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Over the last few days, there has been discussion as to whether Ellen White needs to be interpreted or not. Needless to say there are two sides to the argument, and I don't think it is always so clear as to what the conclusion should be.

I would like to submit a quote from Ellen White for discussion, and I'd like to see if I can learn something from the discussion. It is one of those things that currently has opposing interpretations as to its meaning. It is an example of the difficulty of interpretation, and whether we need to interpret or not.

This quote has probably been used more by opponents of the lunar calendar than any other. I have had responses from long time friends that hang their entire argument about the lunar calendar issue on this quote alone, with no scripture suggestions with it.

For purposes of this discussion, I would like to see the focus on the words "successive weeks." Here's the reason why. These two words are the crux of the argument between the opponents and proponents of the calendar arguments.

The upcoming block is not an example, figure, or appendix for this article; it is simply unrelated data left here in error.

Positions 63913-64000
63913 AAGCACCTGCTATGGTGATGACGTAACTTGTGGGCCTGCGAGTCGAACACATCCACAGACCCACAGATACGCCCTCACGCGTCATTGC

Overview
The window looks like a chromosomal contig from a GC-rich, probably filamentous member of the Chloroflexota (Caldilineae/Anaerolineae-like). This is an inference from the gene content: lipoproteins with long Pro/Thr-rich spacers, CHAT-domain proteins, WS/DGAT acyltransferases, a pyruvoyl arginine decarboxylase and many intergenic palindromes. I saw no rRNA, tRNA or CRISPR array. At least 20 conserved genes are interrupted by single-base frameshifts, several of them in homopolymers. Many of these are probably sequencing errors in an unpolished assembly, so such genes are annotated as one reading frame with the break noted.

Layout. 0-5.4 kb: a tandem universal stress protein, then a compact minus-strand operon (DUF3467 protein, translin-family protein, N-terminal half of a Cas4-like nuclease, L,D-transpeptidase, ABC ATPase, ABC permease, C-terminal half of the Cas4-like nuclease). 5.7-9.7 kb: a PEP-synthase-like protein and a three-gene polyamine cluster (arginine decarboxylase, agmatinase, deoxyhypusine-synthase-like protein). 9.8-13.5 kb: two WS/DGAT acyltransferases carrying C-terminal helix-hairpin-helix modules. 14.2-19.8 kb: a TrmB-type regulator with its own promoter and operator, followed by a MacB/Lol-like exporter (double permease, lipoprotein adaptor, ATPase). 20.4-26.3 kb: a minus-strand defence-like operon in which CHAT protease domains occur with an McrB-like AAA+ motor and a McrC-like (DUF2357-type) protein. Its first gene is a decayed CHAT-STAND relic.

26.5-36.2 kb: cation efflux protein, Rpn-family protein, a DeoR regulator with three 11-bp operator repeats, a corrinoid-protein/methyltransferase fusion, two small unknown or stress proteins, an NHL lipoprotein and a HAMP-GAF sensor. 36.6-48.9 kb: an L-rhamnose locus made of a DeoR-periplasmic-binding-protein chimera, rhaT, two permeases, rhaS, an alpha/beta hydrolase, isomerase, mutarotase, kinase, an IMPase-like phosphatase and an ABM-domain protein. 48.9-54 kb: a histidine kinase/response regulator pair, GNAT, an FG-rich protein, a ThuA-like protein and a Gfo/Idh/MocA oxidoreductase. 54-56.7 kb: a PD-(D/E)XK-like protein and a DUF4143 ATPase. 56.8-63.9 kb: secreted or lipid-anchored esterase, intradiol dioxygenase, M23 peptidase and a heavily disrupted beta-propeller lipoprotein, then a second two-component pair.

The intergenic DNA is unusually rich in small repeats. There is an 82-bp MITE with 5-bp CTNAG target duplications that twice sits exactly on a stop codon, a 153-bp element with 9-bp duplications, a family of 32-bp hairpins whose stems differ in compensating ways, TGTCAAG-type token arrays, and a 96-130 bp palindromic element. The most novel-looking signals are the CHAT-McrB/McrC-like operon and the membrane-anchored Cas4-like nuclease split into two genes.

The opponents of the lunar calendar, of course, see this as confirmation of the "continuous weekly cycle," while the proponents see it as the 4 "successive weeks" in each biblical month, which is renewed at the beginning of the month.

So you see, each side views this quote from entirely different perspectives. So do we look at it through our traditional rose colored glasses, or do we need a new set of specs.

I realize this quote is referring to the argument as to whether the days are literal 24 hour periods, or larger, longer periods of time. But that doesn't mean there are not other issues included in the quote.

Here's the quote:

Like the Sabbath, the week originated at creation, and it has been preserved and brought down to us through Bible history. God Himself measured off the first week as a sample for successive weeks to the close of time. Like every other, it consisted of seven literal days. Six days were employed in the work of creation; upon the seventh, God rested, and He then blessed this day and set it apart as a day of rest for man. {PP 111.1}

So, let's hear what you think?

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